Academic Minute Podcast
Elizabeth Blaber, Rensselaer Polytechnic Institute – Understanding How the Environment Affects Stem Cell Function
How our environment affects us can be complex.
Elizabeth A. Blaber, Ph.D. is an Assistant Professor in the Biomedical Engineering Department at Rensselaer Polytechnic Institute (RPI), a Visiting Scientist with the Blue Marble Space Institute of Science at NASA Ames Research Center and a Space Biology Principal Investigator. She earned her Bachelor of Medical Sciences (Honors) at the University of New South Wales, Sydney, Australia and her Ph.D. in Molecular Genetics and Biochemistry from the same University. Prior to joining RPI, Dr. Blaber conducted research at NASA Ames Research Center. Dr. Blaber’s research is focused on understanding how stem cells and consequently, tissue regeneration, are affected by spaceflight stressors. She is also investigating the effects of alterations to the bone marrow microenvironment on peripheral tissue degeneration and disease progression. Dr. Blaber has been honored with several prestigious awards including the Thora W. Halstead Young Investigator Award, the NASA Early Career Public Achievement Medal, NASA Honor Awards, the Australian-American Individual Innovator of the Year Award, the Emerging Space Leaders Grant from the International Astronautical Federation and has been invited to present her research at several prestigious institutes including the Center for Induced Pluripotent Stem Cell Research and Applications (CiRA) in Kyoto, Japan.
Understanding How the Environment Affects Stem Cell Function
Space has long been an intriguing and much studied area of science. The intense atmosphere of space provides a unique and stressful environment to study physiological stress, including altered gravity, exposure to space radiation, and psychological stressors. Therefore, this setting provides a rare environment to study mammalian physiology and to engineer systems for the study of human physiology.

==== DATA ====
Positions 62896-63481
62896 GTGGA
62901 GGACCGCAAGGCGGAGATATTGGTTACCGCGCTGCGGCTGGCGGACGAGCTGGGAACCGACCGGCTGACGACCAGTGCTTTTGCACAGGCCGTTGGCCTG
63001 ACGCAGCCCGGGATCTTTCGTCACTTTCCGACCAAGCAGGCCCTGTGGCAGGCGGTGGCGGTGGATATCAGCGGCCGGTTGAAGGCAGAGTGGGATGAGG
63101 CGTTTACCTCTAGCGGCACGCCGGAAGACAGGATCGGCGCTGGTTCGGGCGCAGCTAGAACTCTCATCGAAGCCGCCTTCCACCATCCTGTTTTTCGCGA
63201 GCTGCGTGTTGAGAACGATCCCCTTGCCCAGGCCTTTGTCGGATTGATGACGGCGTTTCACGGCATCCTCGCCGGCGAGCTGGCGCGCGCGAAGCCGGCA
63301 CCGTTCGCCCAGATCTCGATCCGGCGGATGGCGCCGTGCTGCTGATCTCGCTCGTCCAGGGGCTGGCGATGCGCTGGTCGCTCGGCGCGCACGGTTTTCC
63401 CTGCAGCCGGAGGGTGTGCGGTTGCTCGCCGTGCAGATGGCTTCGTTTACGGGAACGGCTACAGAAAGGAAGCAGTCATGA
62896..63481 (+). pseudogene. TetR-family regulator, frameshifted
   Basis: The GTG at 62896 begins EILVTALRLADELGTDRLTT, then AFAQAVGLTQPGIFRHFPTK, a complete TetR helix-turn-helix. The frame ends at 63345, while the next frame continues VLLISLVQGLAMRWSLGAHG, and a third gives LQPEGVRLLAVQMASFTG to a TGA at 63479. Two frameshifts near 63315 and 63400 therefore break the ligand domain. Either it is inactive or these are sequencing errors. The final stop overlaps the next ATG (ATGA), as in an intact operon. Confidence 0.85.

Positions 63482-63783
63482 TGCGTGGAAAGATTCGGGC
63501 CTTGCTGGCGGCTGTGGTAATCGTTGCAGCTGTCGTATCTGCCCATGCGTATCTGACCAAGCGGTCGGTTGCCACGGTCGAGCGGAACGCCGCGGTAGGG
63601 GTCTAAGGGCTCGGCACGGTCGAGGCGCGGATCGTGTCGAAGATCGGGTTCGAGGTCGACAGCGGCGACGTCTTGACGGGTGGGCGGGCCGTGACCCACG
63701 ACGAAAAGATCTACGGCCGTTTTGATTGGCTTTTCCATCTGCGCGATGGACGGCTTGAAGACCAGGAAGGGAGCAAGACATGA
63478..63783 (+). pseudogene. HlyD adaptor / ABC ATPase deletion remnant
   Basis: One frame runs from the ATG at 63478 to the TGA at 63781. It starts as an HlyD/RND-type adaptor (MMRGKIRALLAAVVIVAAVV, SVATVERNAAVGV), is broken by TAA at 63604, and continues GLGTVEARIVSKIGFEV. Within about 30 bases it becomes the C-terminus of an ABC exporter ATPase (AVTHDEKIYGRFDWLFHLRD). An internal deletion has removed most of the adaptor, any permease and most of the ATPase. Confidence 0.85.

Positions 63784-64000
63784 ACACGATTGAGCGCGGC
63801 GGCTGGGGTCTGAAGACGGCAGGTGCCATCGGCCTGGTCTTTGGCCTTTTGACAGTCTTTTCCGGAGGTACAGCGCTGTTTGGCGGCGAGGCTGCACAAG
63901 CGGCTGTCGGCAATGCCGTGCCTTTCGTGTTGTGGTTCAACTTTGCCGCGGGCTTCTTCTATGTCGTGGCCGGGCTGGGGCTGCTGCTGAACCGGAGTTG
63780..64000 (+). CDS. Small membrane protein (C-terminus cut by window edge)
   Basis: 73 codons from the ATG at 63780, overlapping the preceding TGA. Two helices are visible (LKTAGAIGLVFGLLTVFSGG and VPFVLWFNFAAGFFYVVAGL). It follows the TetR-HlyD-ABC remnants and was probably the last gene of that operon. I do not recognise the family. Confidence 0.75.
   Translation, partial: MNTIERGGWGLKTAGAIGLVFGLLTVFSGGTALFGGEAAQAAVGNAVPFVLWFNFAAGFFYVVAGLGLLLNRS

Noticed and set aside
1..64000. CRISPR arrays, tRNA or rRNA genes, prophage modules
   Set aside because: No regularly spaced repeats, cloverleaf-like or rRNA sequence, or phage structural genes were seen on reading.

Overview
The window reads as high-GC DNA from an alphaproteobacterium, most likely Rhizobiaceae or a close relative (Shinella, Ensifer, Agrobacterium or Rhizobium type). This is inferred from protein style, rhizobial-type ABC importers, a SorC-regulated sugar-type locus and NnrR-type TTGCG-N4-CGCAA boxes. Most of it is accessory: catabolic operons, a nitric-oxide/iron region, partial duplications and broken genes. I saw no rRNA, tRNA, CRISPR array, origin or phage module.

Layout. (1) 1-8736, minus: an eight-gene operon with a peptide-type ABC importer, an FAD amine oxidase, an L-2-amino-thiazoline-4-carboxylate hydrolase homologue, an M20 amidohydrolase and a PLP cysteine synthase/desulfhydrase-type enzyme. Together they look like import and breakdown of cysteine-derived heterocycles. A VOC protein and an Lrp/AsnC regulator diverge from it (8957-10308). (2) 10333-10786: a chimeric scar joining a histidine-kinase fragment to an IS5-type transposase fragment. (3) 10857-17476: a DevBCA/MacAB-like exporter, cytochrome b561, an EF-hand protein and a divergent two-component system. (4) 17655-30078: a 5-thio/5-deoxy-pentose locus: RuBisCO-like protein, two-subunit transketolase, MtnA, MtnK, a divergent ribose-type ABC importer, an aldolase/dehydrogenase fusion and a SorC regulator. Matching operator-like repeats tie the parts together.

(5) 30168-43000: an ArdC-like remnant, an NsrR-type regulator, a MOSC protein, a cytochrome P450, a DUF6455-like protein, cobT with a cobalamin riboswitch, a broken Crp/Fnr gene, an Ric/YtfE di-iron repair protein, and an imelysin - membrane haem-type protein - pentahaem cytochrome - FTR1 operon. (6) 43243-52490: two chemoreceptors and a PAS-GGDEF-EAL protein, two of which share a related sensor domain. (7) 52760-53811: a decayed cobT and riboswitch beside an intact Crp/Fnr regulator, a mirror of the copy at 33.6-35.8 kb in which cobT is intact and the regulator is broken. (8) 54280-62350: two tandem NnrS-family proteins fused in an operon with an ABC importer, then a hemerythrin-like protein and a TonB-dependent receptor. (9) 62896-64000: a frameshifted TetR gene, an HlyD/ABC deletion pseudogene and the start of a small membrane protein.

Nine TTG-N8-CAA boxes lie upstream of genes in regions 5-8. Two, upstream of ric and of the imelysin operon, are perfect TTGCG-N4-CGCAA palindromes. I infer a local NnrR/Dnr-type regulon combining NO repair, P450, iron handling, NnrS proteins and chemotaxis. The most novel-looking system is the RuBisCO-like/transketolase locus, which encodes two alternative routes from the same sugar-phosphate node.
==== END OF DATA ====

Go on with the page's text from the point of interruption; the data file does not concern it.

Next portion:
My lab focuses on understanding the physiological, cellular, and molecular mechanisms underlying stem cell dysfunction due to environmental stressors, disease states, and aging. Our research uses multiple loading paradigms (spaceflight, simulated spaceflight, hyper gravity, and exercise) to understand how mechanical stimuli maintain stem cell health and tissue regeneration in high-stress environments. Through these environmental stressors, we aim to learn how we can use stem cells to repair damaged tissue specifically in the musculoskeletal, immune, and digestive systems. Our research focuses on the bone marrow microenvironment as a central regulator for stem cell function and immune activation leading to peripheral tissue disease and degeneration. Additionally, we aim to identify dietary supplements that can aid in tissue health during both spaceflight exposure and normal aging here on Earth. Understanding how the body systems interact in both health and disease will help us dissect the molecular mechanisms underlying aging and accelerated aging of stem cells under unloaded conditions, including stem cell senescence, senescence associated mitochondrial dysfunction and inflammation, and the impact of these alterations to the bone marrow microenvironment and peripheral tissue health. Ultimately, we hope to understand the basic biological mechanisms that lead to both tissue dysfunction, degeneration and aging, and develop targeted therapeutics to halt or reverse these effects both in space and here on Earth.